Saturday, September 20, 2014
It feels great to be back!
I remember posting on Facebook as I began training for the Tufts Health Plan 10K for Women, "I think I can do this." My friends were wonderful cheering me on in cyberspace letting me know I could do this. I was hesitant. I was tentative. Could I come back to a 10K distance? Would I be able to be a part of races on a regular basis? The Universe nudged me along and swept me up to be exactly where I am meant to be. I couldn't very well say no to J Alain Ferry who I met while volunteering at the Heartbreak Hill Half Marathon Festival. After all, he put on the #onerun which helped me to realize that one way or another I had to get back to running and the running community. Alain was the Race Director for the Bill Rodgers 5K Run/Walk for Prostate Cancer. When I crossed that finish line with a PR, it was a new starting line in my running come back. He is the race director for next Sunday's 5K race.
This week has been a wonderful training week for me. Last Saturday I ran the Ogunquit Beach Lobster Dash. On Wednesday I incorporated hills into my 10K training run for Tufts and today I did speed work on hills. I did a 5K at a 15:30 minute/mile pace with negative splits all the way.
I pushed myself - hard. I allowed myself to experience moments when I went to my absolute edge. As I write this, I'm a little wheezy as I continue to build strength in my cardiovascular system. I am keenly aware of how paralytic polio affected me mind and body. Through running, I am able to heal.
I remember how I felt from June 2010 until March 2011. I was racing and crushing PR after PR. I was part of the running community that embraced me and loved cheering me on even though or maybe because I was a back of the pack runner giving it my all out there. It's amazing to have those feelings of confidence in my body and my Being, being cheered on and cheering on my amazing and often times crazy friends in the running community. They do everything from Spartan races to ultras and everything in between. I'm blessed to know older women who began their running careers later in life as I did and love cheering on their firsts. We run for physical and mental health. We run to be the best we can be. We run to see just what we can do on any given day. I run to challenge myself and to nourish my neuromuscular system that was affected by polio and violence.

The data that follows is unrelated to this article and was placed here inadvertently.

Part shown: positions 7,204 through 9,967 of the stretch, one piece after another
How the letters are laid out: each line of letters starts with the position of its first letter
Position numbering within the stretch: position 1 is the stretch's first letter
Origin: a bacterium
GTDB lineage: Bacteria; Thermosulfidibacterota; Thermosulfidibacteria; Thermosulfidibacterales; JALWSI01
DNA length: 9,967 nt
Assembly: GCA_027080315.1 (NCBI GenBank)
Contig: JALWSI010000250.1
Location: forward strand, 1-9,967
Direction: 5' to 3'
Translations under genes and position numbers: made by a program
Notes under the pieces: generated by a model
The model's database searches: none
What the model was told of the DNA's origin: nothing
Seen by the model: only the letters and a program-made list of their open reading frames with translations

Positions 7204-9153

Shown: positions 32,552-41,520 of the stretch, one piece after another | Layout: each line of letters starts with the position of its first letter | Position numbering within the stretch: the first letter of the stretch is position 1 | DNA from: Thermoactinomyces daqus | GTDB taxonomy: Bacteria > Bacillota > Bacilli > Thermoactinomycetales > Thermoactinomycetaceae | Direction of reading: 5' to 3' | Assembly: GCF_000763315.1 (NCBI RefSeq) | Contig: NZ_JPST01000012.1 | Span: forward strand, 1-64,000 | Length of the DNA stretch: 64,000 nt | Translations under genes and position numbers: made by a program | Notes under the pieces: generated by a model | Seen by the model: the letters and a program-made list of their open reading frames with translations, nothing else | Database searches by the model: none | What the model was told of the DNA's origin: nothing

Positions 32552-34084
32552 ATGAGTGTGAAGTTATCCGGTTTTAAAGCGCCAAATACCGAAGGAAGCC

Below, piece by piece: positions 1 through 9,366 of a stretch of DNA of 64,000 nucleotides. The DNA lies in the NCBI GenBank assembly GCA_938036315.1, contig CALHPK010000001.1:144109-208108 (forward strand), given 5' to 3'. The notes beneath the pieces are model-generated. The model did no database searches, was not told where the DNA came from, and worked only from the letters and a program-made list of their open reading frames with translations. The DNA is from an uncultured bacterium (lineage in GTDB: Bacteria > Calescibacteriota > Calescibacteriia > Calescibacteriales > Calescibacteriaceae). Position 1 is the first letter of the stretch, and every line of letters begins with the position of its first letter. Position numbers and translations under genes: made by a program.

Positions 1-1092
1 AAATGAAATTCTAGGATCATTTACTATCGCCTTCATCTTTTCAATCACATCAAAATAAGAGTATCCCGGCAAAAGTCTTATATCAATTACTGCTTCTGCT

It was a cool taste of fall kind of morning here in New England but the sun quickly warmed the air. The sun glistened on the Cleveland Circle Reservoir and the sky was a clear blue. As I ran up the hill in the back of Boston College, fans were arriving for the BC football game. There were many runners out. I felt vibrant and a part of the vibrant community that celebrates football and fall in New England.
I was training hard getting ready for next Sunday's Blue Cross Blue Shield of Massachusetts Island Run. I'm not going for another PR since I'll be lacing up for Tufts two weeks after Sunday's race but we'll see what the day brings. I will use it for speed and getting ready to give my personal best performance at Tufts. I've got my eye on the 1:36 net time which will be a PR from my 2010 Tufts time.
After Tufts, Tom and I train for the Feaster Five with our friends from the Merrimack Valley Striders Club. We'll be heading up to Andover on Sunday mornings to train on the course. That will be my last race until Spring. Tom told me that we need to line up some really good Spring and Summer races that have bling to add to my collection.
For now, though, I feel good in my body and relishing that it feels great to be back!
The first 7 years of my healing odyssey are chronicled in Coming Home: A Memoir of Healing, Hope and Possibility available on Amazon. I donate 50% of royalty payments to The One Fund Boston to help survivors and their families who were affected by the tragic events of 4/15/13.
I'm working on my 2nd book, "Journey Well," due out later this year: